Here you gather all expenses related to your home, work, personal purchases, dining, dry cleaning, groceries, child care, transportation, clothing, tools, medical and dental expenses, insurance payments, or any of over 100 different categories. Consider these:

  • Investment costs, safe deposit box rental, private mortgage insurance
  • Professional dues, union expenses, subscriptions to professional journals
  • Vacation expenses, time share payments, recreational vehicle costs, expenses related to hobbies and pastimes
  • Children’s clothes and shoes, school supplies, camper fees, musical instrument rentals, and sports equipment
  • Landscaping, plumbers, handyman services, snow removal, pressure washing your home, HVAC repair, routine home repairs and materials
  • Entertainment expenses like costs of birthday parties, cable television, internet, movies, theatre tickets, season tickets for professional sports teams, and man cave supplies


The court and your wife’s attorney need an accurate picture of the marital debt you share. This will be apportioned to each of you in percentages reflecting the percentage of assets you each get. In Virginia, “equitable” is not the same as 50-50. Consider all these types of debts to be divided:

  • First and second mortgages
  • Vacation or second home expenses
  • Unsecured debts such as department store cards, gasoline credit cards, or bank cards (VISA, Discovery, Mastercard)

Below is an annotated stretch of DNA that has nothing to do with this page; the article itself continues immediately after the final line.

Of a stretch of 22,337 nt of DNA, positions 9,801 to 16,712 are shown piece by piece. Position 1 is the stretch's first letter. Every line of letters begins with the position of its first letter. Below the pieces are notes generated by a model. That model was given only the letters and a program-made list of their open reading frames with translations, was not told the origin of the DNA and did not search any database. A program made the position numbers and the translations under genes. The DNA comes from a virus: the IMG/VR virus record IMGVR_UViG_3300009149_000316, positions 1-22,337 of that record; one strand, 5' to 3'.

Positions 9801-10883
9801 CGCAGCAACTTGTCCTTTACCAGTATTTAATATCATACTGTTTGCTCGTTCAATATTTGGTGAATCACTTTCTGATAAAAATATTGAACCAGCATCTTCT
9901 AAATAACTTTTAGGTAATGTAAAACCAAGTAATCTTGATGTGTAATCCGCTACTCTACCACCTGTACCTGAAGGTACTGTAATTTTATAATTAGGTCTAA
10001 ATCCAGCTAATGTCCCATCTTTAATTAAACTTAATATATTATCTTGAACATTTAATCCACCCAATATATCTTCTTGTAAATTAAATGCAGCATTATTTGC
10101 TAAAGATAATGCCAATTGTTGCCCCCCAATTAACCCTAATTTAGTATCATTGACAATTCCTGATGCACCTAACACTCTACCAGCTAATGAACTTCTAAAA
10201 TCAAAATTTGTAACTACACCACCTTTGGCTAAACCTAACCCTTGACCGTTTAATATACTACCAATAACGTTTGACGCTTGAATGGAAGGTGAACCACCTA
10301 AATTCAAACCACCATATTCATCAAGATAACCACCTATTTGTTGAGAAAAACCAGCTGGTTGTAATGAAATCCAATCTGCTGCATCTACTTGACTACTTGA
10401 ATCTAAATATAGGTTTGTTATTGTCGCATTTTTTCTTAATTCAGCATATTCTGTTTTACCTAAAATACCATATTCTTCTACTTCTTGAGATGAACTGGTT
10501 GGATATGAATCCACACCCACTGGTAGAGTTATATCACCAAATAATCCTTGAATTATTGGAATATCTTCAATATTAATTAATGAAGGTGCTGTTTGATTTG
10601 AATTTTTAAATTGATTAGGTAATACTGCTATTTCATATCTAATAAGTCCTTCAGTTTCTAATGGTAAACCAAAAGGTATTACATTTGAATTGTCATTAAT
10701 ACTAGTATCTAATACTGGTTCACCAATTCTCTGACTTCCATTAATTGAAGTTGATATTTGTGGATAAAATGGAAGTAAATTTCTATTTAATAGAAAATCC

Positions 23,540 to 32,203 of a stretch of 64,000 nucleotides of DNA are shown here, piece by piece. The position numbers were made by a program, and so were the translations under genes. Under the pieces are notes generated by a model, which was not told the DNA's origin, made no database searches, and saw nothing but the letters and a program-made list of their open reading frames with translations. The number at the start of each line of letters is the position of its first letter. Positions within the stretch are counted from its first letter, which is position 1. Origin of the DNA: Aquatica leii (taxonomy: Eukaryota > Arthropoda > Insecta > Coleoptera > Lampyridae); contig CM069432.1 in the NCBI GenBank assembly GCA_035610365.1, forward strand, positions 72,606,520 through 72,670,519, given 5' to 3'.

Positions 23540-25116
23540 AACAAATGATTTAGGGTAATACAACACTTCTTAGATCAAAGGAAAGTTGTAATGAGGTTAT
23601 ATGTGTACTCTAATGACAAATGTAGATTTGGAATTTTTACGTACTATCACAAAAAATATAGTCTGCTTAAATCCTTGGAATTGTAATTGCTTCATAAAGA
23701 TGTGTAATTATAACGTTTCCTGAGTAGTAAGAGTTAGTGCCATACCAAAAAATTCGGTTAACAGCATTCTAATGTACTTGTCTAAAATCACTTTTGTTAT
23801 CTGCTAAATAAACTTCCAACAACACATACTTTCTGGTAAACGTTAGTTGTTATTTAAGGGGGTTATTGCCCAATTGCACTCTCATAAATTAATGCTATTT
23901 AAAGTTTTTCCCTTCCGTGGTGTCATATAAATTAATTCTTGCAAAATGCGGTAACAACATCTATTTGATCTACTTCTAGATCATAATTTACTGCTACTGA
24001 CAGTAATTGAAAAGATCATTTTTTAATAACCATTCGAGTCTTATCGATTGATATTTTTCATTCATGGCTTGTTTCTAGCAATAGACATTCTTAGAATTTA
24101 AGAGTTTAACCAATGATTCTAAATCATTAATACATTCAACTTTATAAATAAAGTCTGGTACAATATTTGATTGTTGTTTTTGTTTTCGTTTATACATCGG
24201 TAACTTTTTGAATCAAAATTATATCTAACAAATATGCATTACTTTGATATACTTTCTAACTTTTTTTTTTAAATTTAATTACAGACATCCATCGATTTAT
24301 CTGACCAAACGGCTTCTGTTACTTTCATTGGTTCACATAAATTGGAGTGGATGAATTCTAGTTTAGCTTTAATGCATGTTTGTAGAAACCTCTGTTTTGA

• Student loan payments
  • Secured loans like car payments, ATV payments, or personal loans

Liquid Assets

If you are fortunate enough to have investments, savings, and retirement accounts, you have liquid assets. The term “liquid” means they can be converted quickly into cash and used for financing, say, a divorce. Here are typical liquid assets:

  • Bank accounts, including Certificates of Deposit, savings, and checking
  • Investment accounts, including ownership of stocks, municipal and federal bonds, and mutual funds
  • Tax refunds
  • Money owed to you by others
  • Precious metals

Illiquid Assets

Illiquid assets are assets for which demand is small or non-existent. Think of these:

  • Penny stocks
  • Ownership in a business
  • Collections (art, jewelry, antiques, wine, baseball cards, Hot Wheels toys, cigars)
  • Many options and futures contracts
  • Junk bonds

Closing Arguments

While the affidavit can be revised after submitting it, this casts suspicion on you immediately, making your actions seem like you are hiding assets. You are better off divulging everything carefully and thoroughly, as a tiny mistake can be an expensive blunder later.

You are swearing under oath that all the details are correct and accurate; you are swearing under oath to have left nothing out. Perjury carries serious legal consequences under Virginia Code § 18.2-434.

Call Our Property Settlement Attorneys

At The Firm For Men, we can help with all aspects of divorce, including preparation of required documents. Contact us online today or by telephoning 757-383-9184. From a financial affidavit to answers to interrogatories, we will be there for you, representing your interests and defending your rights. We work exclusively with Virginia’s men in every type of family law challenge, from uncontested divorces to accusations of domestic violence.